Agenda and minutes
Venue: Scaitcliffe House, Ormerod Street, Accrington
Contact: Fiona Goodfellow Housing and Regeneration (01254 380 195)
Welcome and Introductions
10.00 am Fiona Goodfellow
Hyndburn Borough Council
FG opened the meeting by welcoming everyone. Those present introduced themselves and the organisations they represented.
Minutes from the March 2017 meeting and matters arising
10.05 am All
Transforming Lives Panels
FG asked the meeting how they felt the Transforming Lives Panels were going in Hyndburn. LH responded that she thought these were proving very successful and had produced good collaborative working between the organisations involved. JB commented that whilst she had not attended the Hyndburn Panel recently she had attended Panels elsewhere and felt they had encouraged really good partnership working with very good outcomes.
FG encouraged agencies to consider referring to the Transforming Lives Panel as an option for those people who had multiple needs that would benefit from joint discussion with other agencies.
Homelessness Reduction Act 2017
FG stated that since the last meeting the Homelessness Reduction Bill 2017 had now received Royal Ascent and become the Homelessness Reduction Act 2017. This was likely to come into effect sometime early - mid 2018; the estimated period for implementation was likely to be a further 9 to 12 months.
Cllr JA asked what the main provisions of the Act would be for the Council. FG responded that details were in the minutes from the last meeting. DA explained that the Act was introduced because non priority need applicants currently received a very limited service from local authorities. The focus of the Act was to provide an extension of the period during which a local authority should treat someone as threatened with homelessness from 28 days to 56 days.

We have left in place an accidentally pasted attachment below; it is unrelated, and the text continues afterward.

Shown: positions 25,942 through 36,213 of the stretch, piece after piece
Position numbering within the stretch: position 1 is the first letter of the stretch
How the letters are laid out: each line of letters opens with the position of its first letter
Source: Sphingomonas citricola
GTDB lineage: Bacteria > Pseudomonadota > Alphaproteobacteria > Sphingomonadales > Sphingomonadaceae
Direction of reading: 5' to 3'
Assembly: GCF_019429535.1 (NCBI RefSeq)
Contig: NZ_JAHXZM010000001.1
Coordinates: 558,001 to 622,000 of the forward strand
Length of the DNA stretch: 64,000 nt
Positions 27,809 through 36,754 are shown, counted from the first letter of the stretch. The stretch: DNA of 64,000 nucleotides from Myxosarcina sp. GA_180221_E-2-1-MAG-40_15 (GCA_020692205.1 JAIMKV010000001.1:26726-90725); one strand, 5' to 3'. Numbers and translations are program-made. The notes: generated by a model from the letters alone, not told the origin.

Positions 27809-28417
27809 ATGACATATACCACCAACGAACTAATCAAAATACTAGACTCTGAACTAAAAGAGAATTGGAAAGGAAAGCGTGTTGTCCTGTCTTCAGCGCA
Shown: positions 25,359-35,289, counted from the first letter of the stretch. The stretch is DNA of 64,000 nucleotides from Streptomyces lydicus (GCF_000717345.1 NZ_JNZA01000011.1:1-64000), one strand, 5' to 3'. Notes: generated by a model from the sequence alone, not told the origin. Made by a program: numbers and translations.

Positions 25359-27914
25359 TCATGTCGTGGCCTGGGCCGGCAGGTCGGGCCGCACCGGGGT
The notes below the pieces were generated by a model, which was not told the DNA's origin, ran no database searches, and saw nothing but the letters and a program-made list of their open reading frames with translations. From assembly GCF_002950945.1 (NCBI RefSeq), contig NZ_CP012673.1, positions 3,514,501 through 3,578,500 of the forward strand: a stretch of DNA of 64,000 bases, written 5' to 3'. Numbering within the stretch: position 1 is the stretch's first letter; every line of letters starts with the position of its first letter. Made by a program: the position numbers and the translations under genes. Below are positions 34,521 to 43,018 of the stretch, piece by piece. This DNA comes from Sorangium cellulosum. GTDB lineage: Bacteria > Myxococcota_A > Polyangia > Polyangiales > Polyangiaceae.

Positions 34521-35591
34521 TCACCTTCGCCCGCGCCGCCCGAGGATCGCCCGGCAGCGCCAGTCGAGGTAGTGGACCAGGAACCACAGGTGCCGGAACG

10.15 am Denis Aldridge
FG explained that she felt it would be useful to give the Forum an overview of the case work undertaken by the Housing Advice Team on a day to day basis.
In 2016/2017 1084 people requested assistance from the Housing Advice Team due to threat of homelessness and 573 cases were opened for detailed investigations to take place.
FG and DA then gave a presentation which is attached to these minutes for your information. The presentation also covered the main reasons why people find themselves threatened with homelessness and the work the Council undertakes to try and prevent homelessness.
DCLG Trailblazer Project
10.30 am Fiona Goodfellow
FG introduced this item by explaining that the Department for Communities and Local Government (DCLG) launched a homelessness prevention trailblazer bidding round towards the end of last year where up to £50 million was available across the country.
The Pennine Lancashire authorities (Blackburn, Burnley, Rossendale, Pendle and Ribble Valley) in partnership with Lancashire County Council put forward a joint bid and were successful in securing £744K over three years up to 2019.
The funding will focus on tackling youth homelessness between the ages of 14 - 25 and early intervention to prevent family breakdown before things reached crisis point.
This was a pilot project which would be closely monitored by DCLG. There were 28 projects across the country but not all were focusing on youth homelessness.
There are 5 different elements to the Pennine Lancashire project including:-
1. Rapid response, early intervention conciliation and mediation – this would be the core of delivery which was being provided by 3 different partners across the Lancashire area and which had been split into groups as follows:
Blackburn - to be delivered in-house through ‘Social Services’
Hyndburn and Ribble Valley – to be delivered by ‘YNot Aspire’ bolting onto their existing services around youth homelessness prevention and would provide additional resources to enhance this with specific focus on the key aims of the project.
Burnley, Pendle and Rossendale – to be delivered by ‘Positive Action for the Community’ which was a voluntary sector organisation having worked with youth homelessness over a long numbers of years
It was anticipated the project would start around September 2017 when final paperwork was in place.
2. Developing an interactive website specifically focusing on young people – aimed at building on the type of media young people like to use and find easier to use which would be developed by Lancashire County Council who would be leading on this in partnership with YNot Aspire. The website would be piloted in East Lancashire initially with a view to being rolled out across Lancashire as it progressed.